Pollyanna's score is a delightful little pastoral miniature, which the composer considers perhaps the most enjoyable one has ever worked on as all seemed to fall in place during the writing and recording of the music as well as with the director and the producers. It was as if the whole production was blessed with some of that irrepressible optimism of the novel's main character and the composer's efforts certainly show this. His music is brimming with innocent joie-de-vivre, plucky humour and gentle lyricism. It is a relatively simple score with focus on heart felt but never twee melodies scored for a chamber sized orchestra with many soloist parts, most notably flute and piano, and since it is all written as very much a theme-and-variations style of composition, the 26 minute album drawn from the 45 minute score presents a thoroughly enjoyable programme on disc. And despite its brevity Gunning still manages to juggle three major themes in his score and gives them all several interesting variations along the way.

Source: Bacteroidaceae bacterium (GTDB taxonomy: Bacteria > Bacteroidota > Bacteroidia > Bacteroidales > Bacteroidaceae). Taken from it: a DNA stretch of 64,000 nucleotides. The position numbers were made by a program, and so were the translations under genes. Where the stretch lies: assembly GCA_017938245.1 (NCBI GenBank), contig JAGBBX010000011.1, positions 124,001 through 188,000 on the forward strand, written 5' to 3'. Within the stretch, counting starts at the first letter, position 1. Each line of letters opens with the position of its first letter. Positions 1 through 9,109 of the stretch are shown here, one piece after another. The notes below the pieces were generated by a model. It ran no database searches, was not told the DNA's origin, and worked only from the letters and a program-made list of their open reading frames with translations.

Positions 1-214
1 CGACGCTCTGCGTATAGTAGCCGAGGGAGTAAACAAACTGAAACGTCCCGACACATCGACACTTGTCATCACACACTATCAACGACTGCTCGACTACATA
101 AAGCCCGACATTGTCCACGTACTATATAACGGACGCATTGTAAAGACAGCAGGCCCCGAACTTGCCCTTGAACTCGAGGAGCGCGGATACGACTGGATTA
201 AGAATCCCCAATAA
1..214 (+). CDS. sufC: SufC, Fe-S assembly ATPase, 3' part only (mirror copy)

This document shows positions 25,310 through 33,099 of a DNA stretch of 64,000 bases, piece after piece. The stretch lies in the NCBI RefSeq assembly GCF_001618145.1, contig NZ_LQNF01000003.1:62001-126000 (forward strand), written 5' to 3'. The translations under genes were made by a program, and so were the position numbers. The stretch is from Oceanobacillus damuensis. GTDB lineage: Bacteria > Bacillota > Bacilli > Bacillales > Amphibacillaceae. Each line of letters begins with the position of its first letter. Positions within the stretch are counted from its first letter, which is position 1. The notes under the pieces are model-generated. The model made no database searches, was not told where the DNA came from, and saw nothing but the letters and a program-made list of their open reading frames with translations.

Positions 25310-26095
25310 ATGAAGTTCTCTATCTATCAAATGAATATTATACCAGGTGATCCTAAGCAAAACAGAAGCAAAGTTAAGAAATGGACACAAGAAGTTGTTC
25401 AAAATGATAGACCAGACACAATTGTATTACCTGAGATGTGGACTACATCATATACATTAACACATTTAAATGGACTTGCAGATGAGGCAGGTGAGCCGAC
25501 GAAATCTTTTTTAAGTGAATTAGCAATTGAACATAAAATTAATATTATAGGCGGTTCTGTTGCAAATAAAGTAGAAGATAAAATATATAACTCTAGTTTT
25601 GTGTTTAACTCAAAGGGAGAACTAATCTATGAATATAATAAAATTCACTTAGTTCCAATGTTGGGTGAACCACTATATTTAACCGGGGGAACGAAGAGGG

The main theme succeeds in capturing the indomitable innocence of child's world view and Pollyanna's special spirit and innate goodness with which she embraces life. Initially the theme is presented by a heart melting solo flute in the 'Opening Titles' after which it travels through the woodwind and string sections in lovely warm and bucolic orchestrations capturing as much the English countryside as the main protagonist and is heard on almost every track of the album in various guises after this. Here Gunning's orchestrational skills shine through as he always manages to add something new to the theme with each new variant, a mood or emotional underpinning, and succeeds in making an immediate impact with each piece having an inner logic of its own even when the running time of most tracks clocks under 2 minutes. The closest comparison that comes to mind in style and elegance is the great late George Delerue, who wrote similar scores that had with such apparent ease a way of finding their way into the heart of the listener as much as finding the heart of the films they accompanied. Highlight variations of the this main theme include 'Pollyanna Has a Dog' with a chipper rolling piano accompaniment for the woodwinds, the slightly more serious and suspenseful 'Pollyanna Running to Fetch the Doctor', the in turn haunting and soaring 'Nocturne', the nearly music box-like reading in the middle of “Preparing for the Wedding” and the playfully energetic 'Closing Title'.